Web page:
March 31, 2017
|Breast cancer researcher Dr. Joy McDaniel in the laboratory at Huntsville’s HudsonAlpha Institute for Biotechnology. McDaniel’s work may lead to a new targeted therapy for deadly triple negative breast cancer. (HudsonAlpha photo)|
Dr. Joy McDaniel was pursuing her PhD when her she lost her best friend. At just 24 years old, breast cancer took her life–making Dr. McDaniel’s research “personal.”
Breast cancer is the most common type of cancer among women in the United States, and the rates are rising. A 2015 report from the American Cancer Society reported that not only are more Black women are being diagnosed, we’re being diagnosed much later.
We’re also more likely to be diagnosed with triple negative breast cancer, an aggressive form that does not have the three most common receptors for treatment drugs (estrogen receptors, progesterone receptors and human epidermal growth factor receptor 2), making it harder to treat.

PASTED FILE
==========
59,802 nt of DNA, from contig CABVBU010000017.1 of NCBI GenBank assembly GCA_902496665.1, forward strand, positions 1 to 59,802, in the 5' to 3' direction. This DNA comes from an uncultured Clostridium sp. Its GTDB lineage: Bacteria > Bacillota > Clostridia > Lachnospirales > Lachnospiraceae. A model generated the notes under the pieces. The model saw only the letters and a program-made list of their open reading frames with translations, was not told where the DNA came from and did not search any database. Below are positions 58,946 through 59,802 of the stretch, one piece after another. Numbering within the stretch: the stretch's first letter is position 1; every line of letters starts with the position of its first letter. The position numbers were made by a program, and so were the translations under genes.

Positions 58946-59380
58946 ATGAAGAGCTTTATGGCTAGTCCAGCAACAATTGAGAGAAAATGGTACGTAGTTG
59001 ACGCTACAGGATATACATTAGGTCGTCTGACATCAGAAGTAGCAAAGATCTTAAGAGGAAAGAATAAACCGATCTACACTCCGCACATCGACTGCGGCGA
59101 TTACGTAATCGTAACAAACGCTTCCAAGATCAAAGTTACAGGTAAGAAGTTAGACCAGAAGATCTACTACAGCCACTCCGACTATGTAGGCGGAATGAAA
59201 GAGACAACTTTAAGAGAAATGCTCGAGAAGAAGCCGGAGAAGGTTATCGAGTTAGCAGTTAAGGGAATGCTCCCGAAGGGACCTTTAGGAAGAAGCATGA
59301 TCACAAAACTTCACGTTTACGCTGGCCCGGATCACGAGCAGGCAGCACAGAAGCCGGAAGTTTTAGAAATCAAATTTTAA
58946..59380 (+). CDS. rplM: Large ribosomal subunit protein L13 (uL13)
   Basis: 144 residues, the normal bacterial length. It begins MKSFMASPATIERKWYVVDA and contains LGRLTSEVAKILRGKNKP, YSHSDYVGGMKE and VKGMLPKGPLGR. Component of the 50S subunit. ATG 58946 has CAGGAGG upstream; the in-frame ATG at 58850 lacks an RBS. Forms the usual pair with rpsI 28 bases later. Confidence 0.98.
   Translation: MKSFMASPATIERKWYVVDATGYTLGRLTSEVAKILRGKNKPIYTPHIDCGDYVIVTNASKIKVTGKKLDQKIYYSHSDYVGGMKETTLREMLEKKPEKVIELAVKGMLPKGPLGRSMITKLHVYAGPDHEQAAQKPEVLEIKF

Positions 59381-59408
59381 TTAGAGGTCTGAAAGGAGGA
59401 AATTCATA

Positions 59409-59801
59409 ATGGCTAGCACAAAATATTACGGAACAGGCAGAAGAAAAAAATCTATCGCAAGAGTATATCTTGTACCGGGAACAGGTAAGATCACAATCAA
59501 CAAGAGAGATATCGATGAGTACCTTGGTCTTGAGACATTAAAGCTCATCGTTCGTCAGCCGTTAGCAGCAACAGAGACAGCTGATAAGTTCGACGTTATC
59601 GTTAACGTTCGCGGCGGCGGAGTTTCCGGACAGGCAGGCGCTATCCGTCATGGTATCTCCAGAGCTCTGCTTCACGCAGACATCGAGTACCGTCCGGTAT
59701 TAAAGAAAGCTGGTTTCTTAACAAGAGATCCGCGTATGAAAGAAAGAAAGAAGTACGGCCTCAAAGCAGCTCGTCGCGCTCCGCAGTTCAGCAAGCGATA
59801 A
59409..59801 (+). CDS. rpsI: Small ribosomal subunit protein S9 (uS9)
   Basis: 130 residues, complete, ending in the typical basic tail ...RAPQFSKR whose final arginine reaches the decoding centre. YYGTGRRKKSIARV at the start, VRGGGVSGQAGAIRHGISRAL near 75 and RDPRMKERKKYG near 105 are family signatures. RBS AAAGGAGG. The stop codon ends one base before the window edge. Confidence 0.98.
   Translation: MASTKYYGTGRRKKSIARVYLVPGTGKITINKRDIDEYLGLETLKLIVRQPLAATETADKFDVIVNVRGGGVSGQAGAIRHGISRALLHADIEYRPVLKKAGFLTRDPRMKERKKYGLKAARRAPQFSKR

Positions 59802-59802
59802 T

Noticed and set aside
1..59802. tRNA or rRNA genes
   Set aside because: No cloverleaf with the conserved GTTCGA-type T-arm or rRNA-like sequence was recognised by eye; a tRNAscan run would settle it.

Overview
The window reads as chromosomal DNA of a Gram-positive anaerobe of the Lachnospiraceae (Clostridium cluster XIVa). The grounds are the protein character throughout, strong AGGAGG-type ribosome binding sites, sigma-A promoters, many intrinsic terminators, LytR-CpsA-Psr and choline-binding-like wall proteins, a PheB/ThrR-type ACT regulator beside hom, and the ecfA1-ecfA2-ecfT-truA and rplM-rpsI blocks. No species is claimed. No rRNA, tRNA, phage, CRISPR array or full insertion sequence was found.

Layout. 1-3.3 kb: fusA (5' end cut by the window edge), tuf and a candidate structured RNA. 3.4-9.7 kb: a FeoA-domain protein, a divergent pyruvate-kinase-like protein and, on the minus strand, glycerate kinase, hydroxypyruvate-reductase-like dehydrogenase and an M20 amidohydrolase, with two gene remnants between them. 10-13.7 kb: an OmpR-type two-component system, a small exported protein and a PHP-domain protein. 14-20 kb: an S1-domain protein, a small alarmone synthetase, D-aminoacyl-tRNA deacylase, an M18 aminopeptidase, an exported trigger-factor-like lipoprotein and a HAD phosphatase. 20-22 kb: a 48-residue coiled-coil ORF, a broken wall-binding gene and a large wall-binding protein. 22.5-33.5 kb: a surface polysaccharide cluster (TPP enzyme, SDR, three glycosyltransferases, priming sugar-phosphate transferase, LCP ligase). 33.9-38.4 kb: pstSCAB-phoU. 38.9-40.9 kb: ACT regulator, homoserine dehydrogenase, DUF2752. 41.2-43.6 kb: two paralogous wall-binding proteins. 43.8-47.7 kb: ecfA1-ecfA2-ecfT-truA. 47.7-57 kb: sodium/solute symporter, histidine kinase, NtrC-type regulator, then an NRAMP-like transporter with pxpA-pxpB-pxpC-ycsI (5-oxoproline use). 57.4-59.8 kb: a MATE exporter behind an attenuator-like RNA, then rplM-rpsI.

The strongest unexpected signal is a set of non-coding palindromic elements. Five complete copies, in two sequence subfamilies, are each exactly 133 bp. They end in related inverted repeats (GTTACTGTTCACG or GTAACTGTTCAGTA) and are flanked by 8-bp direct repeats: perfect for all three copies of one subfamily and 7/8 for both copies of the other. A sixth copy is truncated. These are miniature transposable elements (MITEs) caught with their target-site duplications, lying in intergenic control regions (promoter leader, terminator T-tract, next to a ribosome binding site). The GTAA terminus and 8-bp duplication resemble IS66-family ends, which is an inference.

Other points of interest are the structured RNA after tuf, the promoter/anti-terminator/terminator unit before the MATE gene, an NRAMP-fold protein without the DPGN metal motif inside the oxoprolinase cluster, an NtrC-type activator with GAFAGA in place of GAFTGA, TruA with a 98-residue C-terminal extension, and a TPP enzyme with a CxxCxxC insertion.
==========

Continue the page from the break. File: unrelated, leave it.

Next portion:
“One out of every three breast cancer diagnoses in African American women is triple negative,” Dr. McDaniel told AL.com.
While the statistics may look bleak, her research has led to a breakthrough that may save millions.
Metastasis happens when cancer cells develop throughout the body, reproducing and growing. Dr. McDaniel and her team studied the process, learning how to treat and possibly even stop triple negative breast cancer from spreading.
“What we found was that therapies that target STAT3 could prevent metastasis in triple negative breast cancer,” she said. “We were able to identify the same binding pattern in actual triple negative breast cancer patients.”
This key discovery could lead to developing therapies for treatment, helping Black women who have been diagnosed. The Spelman grad and her team are one step closer to finding the cure–and it’s work Dr. McDaniel will continue in her postdoctoral fellowship at the University of Texas MD Anderson Cancer Center.